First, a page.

If you have a trade-in, try to sell it on your own. At the dealership, you'll want to focus on one thing, and that's the price of the car you're about to buy. Adding a trade-in transaction will only muddy the waters. If you owe more on your trade-in than what it's worth, that's called negative equity, and you should try to pay down that loan before getting a different car. You definitely don't want the dealer to roll that old debt into your new loan.

Even if it's slow going, read every document. Don't rely on verbal promises.

Don't just look at the monthly payments; consider the entire cost to you over the length of the loan.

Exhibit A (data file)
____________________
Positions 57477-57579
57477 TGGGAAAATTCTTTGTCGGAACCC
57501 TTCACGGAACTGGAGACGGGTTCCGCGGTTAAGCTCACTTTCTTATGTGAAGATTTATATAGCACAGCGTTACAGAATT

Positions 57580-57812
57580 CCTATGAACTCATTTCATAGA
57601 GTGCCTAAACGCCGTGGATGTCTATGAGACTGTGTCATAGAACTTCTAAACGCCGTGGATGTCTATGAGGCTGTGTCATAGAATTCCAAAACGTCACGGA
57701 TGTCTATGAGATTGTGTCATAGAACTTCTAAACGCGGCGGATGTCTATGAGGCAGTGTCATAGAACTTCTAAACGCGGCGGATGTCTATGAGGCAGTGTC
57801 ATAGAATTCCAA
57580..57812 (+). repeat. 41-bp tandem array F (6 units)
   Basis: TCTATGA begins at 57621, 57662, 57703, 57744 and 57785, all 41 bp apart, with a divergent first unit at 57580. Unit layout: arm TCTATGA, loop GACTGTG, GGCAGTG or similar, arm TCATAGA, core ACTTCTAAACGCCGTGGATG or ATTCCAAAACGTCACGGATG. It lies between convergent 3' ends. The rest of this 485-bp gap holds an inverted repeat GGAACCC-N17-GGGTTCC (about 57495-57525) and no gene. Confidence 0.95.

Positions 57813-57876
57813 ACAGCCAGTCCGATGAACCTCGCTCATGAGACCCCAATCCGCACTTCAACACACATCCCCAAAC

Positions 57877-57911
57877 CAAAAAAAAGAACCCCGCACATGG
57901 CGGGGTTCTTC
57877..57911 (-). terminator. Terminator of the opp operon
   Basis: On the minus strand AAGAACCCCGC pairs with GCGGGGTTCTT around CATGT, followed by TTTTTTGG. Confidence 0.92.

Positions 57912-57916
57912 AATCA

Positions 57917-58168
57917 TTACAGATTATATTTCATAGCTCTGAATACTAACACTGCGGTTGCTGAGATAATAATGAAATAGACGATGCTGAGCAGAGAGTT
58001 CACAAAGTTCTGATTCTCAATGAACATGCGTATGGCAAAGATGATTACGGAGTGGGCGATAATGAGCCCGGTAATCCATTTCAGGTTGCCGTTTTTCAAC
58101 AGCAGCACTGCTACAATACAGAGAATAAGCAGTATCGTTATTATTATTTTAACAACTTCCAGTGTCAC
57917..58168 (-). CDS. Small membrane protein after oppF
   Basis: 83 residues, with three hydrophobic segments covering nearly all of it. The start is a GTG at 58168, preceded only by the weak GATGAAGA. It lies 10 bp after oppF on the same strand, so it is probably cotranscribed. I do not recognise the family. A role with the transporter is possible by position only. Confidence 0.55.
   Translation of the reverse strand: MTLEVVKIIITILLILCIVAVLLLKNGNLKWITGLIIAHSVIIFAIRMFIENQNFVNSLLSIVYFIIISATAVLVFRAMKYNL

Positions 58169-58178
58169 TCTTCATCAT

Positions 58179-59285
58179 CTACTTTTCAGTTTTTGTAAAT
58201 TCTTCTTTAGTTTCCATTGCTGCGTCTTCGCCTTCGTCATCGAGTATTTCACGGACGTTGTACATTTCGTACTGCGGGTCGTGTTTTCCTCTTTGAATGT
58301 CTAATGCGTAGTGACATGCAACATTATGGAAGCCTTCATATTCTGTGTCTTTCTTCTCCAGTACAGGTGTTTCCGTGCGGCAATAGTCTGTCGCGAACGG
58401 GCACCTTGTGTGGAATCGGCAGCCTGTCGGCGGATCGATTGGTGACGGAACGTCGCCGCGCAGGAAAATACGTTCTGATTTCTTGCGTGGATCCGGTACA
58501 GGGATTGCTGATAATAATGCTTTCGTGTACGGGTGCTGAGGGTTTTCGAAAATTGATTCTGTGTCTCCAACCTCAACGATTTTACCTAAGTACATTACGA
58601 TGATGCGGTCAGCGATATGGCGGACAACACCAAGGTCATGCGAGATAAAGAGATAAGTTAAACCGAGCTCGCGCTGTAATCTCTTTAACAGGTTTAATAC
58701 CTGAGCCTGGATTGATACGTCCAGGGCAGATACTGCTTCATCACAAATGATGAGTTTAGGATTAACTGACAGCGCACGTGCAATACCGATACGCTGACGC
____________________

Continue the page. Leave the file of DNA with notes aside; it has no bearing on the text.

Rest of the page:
If you get your loan through the dealership, make sure you ask whether the financing is complete or the sale conditional on getting financing -- before you drive away.

And remember: Despite what you may have heard, there is no three-day right to back out of a vehicle purchase.

For more tips on buying a used car, CLICK HERE.

Got a consumer problem? The ABC News Fixer may be able to help. Click here to submit your problem online. Letters are edited for length and clarity.

Follow The ABC News Fixer on Twitter.


10 months ago

How to Finance Equipment With Bad Credit: The Astounding Truth About Equipment Financing

How to finance equipment with bad credit: equipment financing is possible even for those prospective clients who do not have good credit ratings.